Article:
1. a physical connection in a computer to which a peripheral device or a transmission line from a remote terminal can be attached.
  2. Also called port number. a numerical code that identifies an origin or destination within an IP address:Routers can be configured to change ports within the local network.
the raised center portion on a bit for horses.
Chiefly Scot. a gate or portal, as to a town or fortress.

Origin of port

4
before 950; Middle English, Old English < Latin porta gate; akin to portus port1

Definition for port (5 of 6)

port

5
[ pawrt, pohrt ]
/ pɔrt, poʊrt /

verb (used with object)

Military. to carry (a rifle or other weapon) with both hands, in a slanting direction across the front of the body, with the barrel or like part near the left shoulder.
Digital Technology. to create a new version of (an application program) to run on a different hardware platform (sometimes followed by over): The publisher is porting several classic games to next-generation consoles.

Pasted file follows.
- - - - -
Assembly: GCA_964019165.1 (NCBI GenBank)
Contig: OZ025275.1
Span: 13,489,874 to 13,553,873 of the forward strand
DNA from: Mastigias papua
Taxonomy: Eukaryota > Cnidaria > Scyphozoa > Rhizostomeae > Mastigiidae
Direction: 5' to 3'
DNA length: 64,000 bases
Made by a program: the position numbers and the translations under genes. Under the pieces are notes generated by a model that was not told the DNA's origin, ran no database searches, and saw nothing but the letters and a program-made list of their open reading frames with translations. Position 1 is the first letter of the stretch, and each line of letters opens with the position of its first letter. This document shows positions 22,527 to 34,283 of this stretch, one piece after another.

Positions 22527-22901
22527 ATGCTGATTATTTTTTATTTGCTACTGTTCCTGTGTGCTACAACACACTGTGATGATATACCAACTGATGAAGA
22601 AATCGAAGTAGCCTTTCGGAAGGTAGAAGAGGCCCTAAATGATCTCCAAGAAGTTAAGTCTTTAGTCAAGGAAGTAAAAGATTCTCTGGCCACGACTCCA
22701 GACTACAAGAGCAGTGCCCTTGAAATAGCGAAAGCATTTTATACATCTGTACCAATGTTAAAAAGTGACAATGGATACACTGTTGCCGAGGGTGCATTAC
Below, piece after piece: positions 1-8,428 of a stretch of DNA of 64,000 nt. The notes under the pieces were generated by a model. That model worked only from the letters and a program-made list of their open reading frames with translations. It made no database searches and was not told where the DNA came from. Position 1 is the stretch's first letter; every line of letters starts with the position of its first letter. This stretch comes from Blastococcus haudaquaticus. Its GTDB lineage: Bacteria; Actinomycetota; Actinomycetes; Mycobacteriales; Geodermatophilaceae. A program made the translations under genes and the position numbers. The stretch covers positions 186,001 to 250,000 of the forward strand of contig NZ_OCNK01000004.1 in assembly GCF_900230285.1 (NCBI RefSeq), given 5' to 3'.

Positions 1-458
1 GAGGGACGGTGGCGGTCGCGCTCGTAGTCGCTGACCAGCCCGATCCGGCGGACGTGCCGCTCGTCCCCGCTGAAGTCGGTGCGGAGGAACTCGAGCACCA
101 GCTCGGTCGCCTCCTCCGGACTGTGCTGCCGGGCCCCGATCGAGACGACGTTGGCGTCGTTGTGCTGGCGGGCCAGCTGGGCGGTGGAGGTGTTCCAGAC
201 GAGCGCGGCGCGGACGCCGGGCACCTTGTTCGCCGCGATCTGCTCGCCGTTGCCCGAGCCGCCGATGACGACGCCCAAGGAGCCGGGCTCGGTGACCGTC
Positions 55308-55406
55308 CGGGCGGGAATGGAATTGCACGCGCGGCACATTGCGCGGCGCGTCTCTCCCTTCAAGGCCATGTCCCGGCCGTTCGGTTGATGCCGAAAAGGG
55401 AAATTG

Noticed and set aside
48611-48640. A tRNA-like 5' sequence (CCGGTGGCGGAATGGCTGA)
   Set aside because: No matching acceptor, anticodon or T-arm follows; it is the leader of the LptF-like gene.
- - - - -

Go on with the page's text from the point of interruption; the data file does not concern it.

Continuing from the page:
noun

Military. the position of a rifle or other weapon when ported.
Digital Technology. a version of an existing video game published for a different console or device.
Archaic. manner of bearing oneself; carriage or deportment.

Origin of port

5
1560–70; < French porter < Latin portāre to carry; see fare

Definition for port (6 of 6)

Dictionary.com Unabridged Based on the Random House Unabridged Dictionary, © Random House, Inc. 2019

Examples from the Web for port

British Dictionary definitions for port (1 of 8)

port

1
/ (pɔːt) /

noun

a town or place alongside navigable water with facilities for the loading and unloading of ships

Word Origin for port

Old English, from Latin portus harbour, port

British Dictionary definitions for port (2 of 8)

port

2
/ (pɔːt) /

noun

Also called (formerly): larboard
  1. the left side of an aircraft or vessel when facing the nose or bow
  2. (as modifier)the port bow Compare starboard (def. 1)

verb

to turn or be turned towards the port

Word Origin for port

C17: origin uncertain

British Dictionary definitions for port (3 of 8)

port

3
/ (pɔːt) /

noun

a sweet fortified dessert wine

Word Origin for port

C17: after Oporto, Portugal, from where it came originally

British Dictionary definitions for port (4 of 8)

port

4